Extreme ironing (also called EI) is an extreme sport in which people take ironing boards to remote locations and iron items of clothing. According to the Extreme Ironing Bureau, extreme ironing is "the latest danger sport that combines the thrills of an extreme outdoor activity with the satisfaction of a well-pressed shirt."
Extreme ironing has become something of a cult in recent years, with "ironists" taking their chores to places as inhospitable as the Antarctic, the bottom of a Welsh bog, and in the middle of a go-kart race at Streatham Raceway. Agencies, T. C. (2008, April 01). 'Extreme ironing' on the sea bed in new record.
Some other locations where such performances have taken place include a mountainside of a difficult climb; a forest; in a canoe; while skiing or snowboarding; on top of large bronze statues; in the middle of a street; underwater; in the middle of the M1 motorway; race; whilst parachuting; and under the ice sheet of a frozen lake. The performances have been conducted solo or by groups.
Extreme ironing came into existence by Tony Hiam in 1980, near Settle in the Yorkshire Dales National Park, England. Inspired by his eccentric brother in law, John Slater, who ironed his clothes even when camping in a tent, Tony illustrated the futility of unnecessary ironing by doing it in bizarre situations such as mountain-lookouts, crowded airport departure lounges, on top of telephone kiosks and charity clothing bins. Until 1990 Tony often carried ironing board plus iron in his car-boot, on the lookout for opportunities to cause bystanders to glance twice, thinking: "Did I really see that?" Some purists of the sport, apparently unaware of its early origin, claim that it was started later in 1997 in Leicester, England, by resident Phil Shaw in his back garden. Shaw came home from what he recalls as a hard day in a Leicester knitwear factory. Shaw had a number of chores to do, including ironing his shirts. Preferring the idea of an evening out rock climbing, he decided to combine the two activities into a new extreme sport. In June 1999, Shaw, who uses the nickname "Steam", embarked on an international tour to promote the activity. The stops included the United States, Fiji, New Zealand, Australia and South Africa. An encounter with German tourists in New Zealand led to the formation of a group called "Extreme Ironing International", and the German Extreme Ironing Section or GEIS. This has yet to popularize in North America.
As extreme ironing has branched off, the conditions can gain in extreme activity. For example, a branch of ironing has been developed that includes both bungee jumping and well-pressed clothing. Bungee ironing is what some would call the ultimate in the thrill of extreme ironing.
The sport gained international attention after a documentary entitled Extreme Ironing: Pressing for Victory, was produced for Britain's Channel 4 by Wag TV. The program followed the British team's efforts and eventual Bronze and Gold placings in the 1st Extreme Ironing World Championships in Germany. A side-story looked at the rivalry between the EIB (Extreme Ironing Bureau) and a breakaway group called Urban Housework who were trying to establish their own extreme sport based around vacuum-cleaning. The film later aired on the National Geographic Channel.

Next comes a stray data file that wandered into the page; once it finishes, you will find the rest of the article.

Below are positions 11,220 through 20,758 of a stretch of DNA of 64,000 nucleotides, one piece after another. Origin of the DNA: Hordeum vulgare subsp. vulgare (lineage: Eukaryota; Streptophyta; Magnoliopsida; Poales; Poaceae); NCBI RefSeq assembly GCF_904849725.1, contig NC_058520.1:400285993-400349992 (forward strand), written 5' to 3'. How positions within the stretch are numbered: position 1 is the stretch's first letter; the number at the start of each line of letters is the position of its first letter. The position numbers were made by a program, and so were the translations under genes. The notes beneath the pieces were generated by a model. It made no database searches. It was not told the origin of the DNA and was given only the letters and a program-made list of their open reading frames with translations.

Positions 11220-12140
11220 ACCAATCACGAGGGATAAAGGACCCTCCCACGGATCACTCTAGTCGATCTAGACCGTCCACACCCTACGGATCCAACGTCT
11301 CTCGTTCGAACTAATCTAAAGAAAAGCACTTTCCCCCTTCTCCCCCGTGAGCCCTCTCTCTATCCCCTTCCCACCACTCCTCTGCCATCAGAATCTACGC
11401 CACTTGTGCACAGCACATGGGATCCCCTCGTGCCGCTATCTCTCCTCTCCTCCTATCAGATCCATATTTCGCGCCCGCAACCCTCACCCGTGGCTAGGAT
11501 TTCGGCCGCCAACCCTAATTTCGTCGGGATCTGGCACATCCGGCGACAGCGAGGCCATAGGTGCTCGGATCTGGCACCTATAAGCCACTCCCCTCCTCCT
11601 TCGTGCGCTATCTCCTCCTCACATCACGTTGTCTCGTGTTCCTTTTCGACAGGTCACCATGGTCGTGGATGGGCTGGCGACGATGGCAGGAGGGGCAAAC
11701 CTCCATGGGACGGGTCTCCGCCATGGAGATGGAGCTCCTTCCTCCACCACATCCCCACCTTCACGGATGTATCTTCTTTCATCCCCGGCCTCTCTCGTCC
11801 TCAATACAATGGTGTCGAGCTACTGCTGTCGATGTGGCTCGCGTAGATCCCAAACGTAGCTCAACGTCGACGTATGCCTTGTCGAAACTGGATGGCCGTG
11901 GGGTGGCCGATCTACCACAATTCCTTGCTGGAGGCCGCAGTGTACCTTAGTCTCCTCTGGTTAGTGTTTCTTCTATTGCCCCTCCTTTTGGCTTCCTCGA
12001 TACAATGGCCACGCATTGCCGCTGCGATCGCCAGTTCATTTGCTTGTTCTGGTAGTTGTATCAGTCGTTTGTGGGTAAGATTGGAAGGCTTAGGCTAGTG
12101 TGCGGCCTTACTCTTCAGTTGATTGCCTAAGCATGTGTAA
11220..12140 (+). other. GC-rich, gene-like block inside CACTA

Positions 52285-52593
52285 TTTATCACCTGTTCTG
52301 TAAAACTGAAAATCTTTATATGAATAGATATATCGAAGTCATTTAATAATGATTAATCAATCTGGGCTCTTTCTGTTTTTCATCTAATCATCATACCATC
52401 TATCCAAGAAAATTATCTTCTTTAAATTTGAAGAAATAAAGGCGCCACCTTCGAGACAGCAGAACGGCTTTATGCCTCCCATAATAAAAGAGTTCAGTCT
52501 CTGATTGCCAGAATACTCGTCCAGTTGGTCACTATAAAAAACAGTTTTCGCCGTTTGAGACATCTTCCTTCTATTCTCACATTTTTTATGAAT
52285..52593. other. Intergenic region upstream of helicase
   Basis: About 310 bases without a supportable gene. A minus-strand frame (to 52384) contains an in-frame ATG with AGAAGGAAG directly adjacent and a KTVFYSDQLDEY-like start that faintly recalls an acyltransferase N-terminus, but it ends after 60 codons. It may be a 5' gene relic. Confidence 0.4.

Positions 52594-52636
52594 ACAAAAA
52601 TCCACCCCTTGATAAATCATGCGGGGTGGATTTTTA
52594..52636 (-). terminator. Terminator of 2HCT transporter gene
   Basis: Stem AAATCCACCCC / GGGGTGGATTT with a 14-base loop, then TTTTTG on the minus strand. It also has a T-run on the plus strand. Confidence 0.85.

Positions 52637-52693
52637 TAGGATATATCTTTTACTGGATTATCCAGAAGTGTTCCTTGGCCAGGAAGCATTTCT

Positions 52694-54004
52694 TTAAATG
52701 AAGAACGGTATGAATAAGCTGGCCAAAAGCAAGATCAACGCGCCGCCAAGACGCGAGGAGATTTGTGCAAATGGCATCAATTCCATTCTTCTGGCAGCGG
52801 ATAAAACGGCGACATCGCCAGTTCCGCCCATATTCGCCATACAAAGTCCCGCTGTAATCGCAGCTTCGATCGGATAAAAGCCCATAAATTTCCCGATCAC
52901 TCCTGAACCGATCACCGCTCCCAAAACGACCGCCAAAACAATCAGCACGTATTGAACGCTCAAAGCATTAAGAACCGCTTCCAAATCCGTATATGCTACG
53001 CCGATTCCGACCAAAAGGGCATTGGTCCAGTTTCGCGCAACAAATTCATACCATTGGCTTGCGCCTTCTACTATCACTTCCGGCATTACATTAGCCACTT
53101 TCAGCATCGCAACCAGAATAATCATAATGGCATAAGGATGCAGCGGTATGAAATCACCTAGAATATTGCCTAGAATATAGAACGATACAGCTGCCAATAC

In 2003, John Roberts and Ben Gibbons from Cheltenham, Gloucestershire ironed a Union Jack just above Everest Base Camp. This is believed to be the world altitude record for the sport. The reported height was 5,440 metres above sea level.
In March 2008, a team of 72 divers simultaneously ironing underwater set a new world's record for number of people ironing underwater at once.
On 10 January 2009, 128 divers including 6 freedivers, attempted to break the previous world record, managing to confirm 86 divers ironing within a 10-minute period. The event took place at the National Diving and Activity Centre (NDAC) near Chepstow, Monmouthshire, and was organised by members of the Yorkshire Divers internet forum. In addition to breaking the world record, the event raised over £15000 for the Royal National Lifeboat Institution.
On 1 May 2010, a group of Dive Centers in Key Largo, Florida, attempted to claim the record. The event was part of the Conch Republic Days in the Florida Keys and was attempted by Keys Diver, Silent World Dive Center, and Captain Slates Atlantis Dive Center. The attempt took place at the historic site of the Christ of the Abyss at Key Largo Dry Rocks.[needs update]
On 28 March 2011 Dutch diving club De Waterman from Oss, Netherlands, set the new (official) world record extreme underwater ironing. A group of 173 divers set the new world record in an indoor swimming pool in Oss. De Waterman organized this event to mark their 40-year anniversary.
In 2012, Extreme Ironing pioneer Steam came out of retirement to take on a new challenge and run the Hastings Half Marathon in March wearing an ironing board, pressing garments on the way.
On 16 June 2018 a freediver, Roland Piccoli, ironed a T-shirt at a depth of 42 m (138 ft) in the world's deepest pool (Y-40) in Montegrotto Terme Italy.
In popular cultureEdit
The activity rose high enough in the zeitgeist to land an appearance on the long-running soap opera EastEnders. The 2 August 2004 episode featured a reference to the then-current altitude record holders the Hot Plate Brothers. As the party-loving Kat and Zoe Slater are preparing to go out, they are invited to the launch party at Angie's Den where celebrities - including the brothers - are supposed to appear.
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The idea, which combines the thrills of an extreme sport with the satisfaction of a well-pressed shirt, is thoroughly explained in this tongue-in-cheek manual...
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That's because Phil is a star of Extreme Ironing (National Geographic, Saturday).
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